Knute Buehler

Age: 53

Residence: Bend

Job: State representative, orthopedic surgeon

Education: Bachelor’s degree in microbiology and history from Oregon State University, 1986; Master’s degree in politics and economics from Oxford University, 1990; M.D. from Johns Hopkins University, 1991

Sam Carpenter

Age: 68

Residence: Bend

Job: Entrepreneur, author

Education: Associate’s degree in forestry technology, State University of New York/New York Ranger School, 1974

Bruce Cuff

Age: 57

Residence: Mehama, Marion County

Job: Real estate broker

Education: Bachelor of arts in political science from Willamette University, 1989

Jeff Smith

Age: declined to state

Residence: Elgin, Union County

Job: Computer programmer

Education: Bachelor of science in manufacturing engineering technology from Oregon Institute of Technology

David Stauffer

Age: 68

City: Portland

Job: Retired attorney

Education: Bachelor of arts from University of Chicago, 1971; Master’s degree in business from University of Portland, 1974; Law degree from Northwestern School of Law at Lewis & Clark College, 1983

Greg Wooldridge

Age: 71

Residence: Beaverton

Job: Motivational speaker, retired naval aviator

Education: Bachelor of arts in economics form Blackburn College, Carlinville, Illinois, 1969.

The May 15 election is almost here. The secretary of state has mailed the voters’ pamphlet, and ballots will soon follow.

For the roughly 697,000 registered Republicans in Oregon, the marquee race is the primary vote for governor.

The winner will have a difficult task come November’s general election. It’s been 36 years since Oregon has elected a Republican to the state’s highest office. Since the late Vic Atiyeh captured a second term in 1982, a string of Democrats have won the governorship in nine straight general or special elections: Neil Goldschmidt, Barbara Roberts, John Kitzhaber, Ted Kulongowski, Kitzhaber again, and the incumbent, Kate Brown. Brown wants to make it 10 in a row this year. She faces only token opposition in the Democratic primary.

Ten Republicans are running to try and break the streak. Six qualified to be included in the voters’ pamphlet. The Bulletin asked that group to answer three questions to give voters a sample of their views:

1. The Public Employee Retirement System (PERS) has a projected $25 billion shortfall. What would you do as governor to try to fix the system?

2. Oregon’s high school graduation rate is ranked 48th among the 50 states. What would you do as governor to significantly improve public school graduation?

3. Choose one issue that would be a priority if you were elected governor and what you would do about it.

Here are their answers:

Knute Buehler


Addressing PERS is vitally important. As governor, I won’t sign a single new spending bill until the Legislature passes real, meaningful and substantive PERS reform. Brown’s lack of leadership has put our public schools, local governments and hard-­working retirees in jeopardy. That’s why I’d require real reform like stopping big monthly payouts by capping yearly benefits at around $100,000, asking our public employees to pay into their retirement plan like nearly every other state government, and transitioning public employees away from PERS into a more typical 401(k)-type retirement plan while protecting current retiree benefits.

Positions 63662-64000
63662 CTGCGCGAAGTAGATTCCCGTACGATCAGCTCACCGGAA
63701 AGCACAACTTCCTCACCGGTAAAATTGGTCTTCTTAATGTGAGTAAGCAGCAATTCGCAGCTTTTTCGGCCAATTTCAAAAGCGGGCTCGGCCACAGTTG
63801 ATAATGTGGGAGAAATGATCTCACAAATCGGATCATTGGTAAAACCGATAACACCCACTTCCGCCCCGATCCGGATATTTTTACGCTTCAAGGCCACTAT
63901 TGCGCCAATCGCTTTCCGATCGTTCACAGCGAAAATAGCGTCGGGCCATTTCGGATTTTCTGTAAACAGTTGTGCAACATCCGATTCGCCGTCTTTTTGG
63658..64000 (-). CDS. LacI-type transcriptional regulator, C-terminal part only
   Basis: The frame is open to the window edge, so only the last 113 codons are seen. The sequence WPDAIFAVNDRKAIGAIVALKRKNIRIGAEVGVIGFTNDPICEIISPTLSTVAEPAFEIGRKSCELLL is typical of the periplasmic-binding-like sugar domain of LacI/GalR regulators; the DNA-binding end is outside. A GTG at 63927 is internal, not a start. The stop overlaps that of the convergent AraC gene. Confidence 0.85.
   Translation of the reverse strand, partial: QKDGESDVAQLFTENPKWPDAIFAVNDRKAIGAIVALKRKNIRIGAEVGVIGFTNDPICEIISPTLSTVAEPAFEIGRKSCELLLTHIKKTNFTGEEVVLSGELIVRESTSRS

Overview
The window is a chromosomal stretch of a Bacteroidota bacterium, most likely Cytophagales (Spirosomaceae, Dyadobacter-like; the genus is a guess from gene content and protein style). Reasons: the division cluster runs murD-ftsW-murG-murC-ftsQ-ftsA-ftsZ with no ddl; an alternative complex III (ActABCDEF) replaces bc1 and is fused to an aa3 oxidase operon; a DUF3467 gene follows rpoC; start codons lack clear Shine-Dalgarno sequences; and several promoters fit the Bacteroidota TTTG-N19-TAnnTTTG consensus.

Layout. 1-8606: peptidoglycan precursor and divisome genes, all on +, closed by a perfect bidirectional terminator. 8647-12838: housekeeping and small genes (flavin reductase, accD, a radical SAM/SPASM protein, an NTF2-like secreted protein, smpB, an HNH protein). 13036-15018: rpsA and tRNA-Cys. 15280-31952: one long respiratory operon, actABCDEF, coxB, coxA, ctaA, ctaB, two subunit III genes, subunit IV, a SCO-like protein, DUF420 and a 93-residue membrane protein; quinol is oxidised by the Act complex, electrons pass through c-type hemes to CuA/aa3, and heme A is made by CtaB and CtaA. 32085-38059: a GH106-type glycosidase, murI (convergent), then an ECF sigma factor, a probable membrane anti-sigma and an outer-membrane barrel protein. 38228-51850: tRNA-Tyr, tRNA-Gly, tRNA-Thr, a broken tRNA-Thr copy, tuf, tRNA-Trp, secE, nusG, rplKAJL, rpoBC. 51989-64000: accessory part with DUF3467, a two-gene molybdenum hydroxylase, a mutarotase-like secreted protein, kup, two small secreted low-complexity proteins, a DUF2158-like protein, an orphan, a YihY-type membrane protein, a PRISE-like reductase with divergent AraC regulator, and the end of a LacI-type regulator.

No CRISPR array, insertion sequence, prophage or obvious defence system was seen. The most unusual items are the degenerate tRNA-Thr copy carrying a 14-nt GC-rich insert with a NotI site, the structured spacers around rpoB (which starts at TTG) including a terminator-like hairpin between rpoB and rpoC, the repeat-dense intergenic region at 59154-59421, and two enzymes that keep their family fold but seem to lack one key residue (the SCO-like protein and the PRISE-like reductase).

High school graduation rate:

Under Gov. Brown, 1 in 4 Oregon students aren’t graduating from high school. This is a public-education crisis hurting our children, families and communities. I will pass reforms to get more dollars into classrooms, ensure elementary school students can read by third grade, make sure every child has an individual success plan and restore lost days in the school year due to crippling budget cuts. With real leadership, we can take Oregon’s high school graduation rate from the bottom three in the nation to the top three. I will lead to rescue our kids, teachers and public schools.

Issue: Leadership

There are far too many problems that have been ignored, avoided and made worse by Gov. Brown. Too many Oregonians have been left out and left behind by a lack of leadership and misplaced priorities. Oregon’s budget has never had more money, but our schools, health care, traffic congestion, homelessness and services that help people in need — like foster care — are getting worse. Oregon children, schoolteachers, working families and small businesses need new leadership — they need a new governor to lead with an open mind, thoughtful voice and a caring heart. I will lead where Gov. Brown has failed.

Sam Carpenter


Working with the Legislature to make this happen: The PERS retirement plan would not be offered to new hires. Rather they would be offered a typical, private-sector 401(k)-type defined contribution plan. No PERS recipient, working or retired, would be affected by this change.

High school graduation rate:

School choice, with a voucher backbone, would introduce freedom and competition into our education system. Parents should have the right to decide where to send their children to school. I would work with our Legislature (and with President Trump) to make this happen.

Issue: Government size: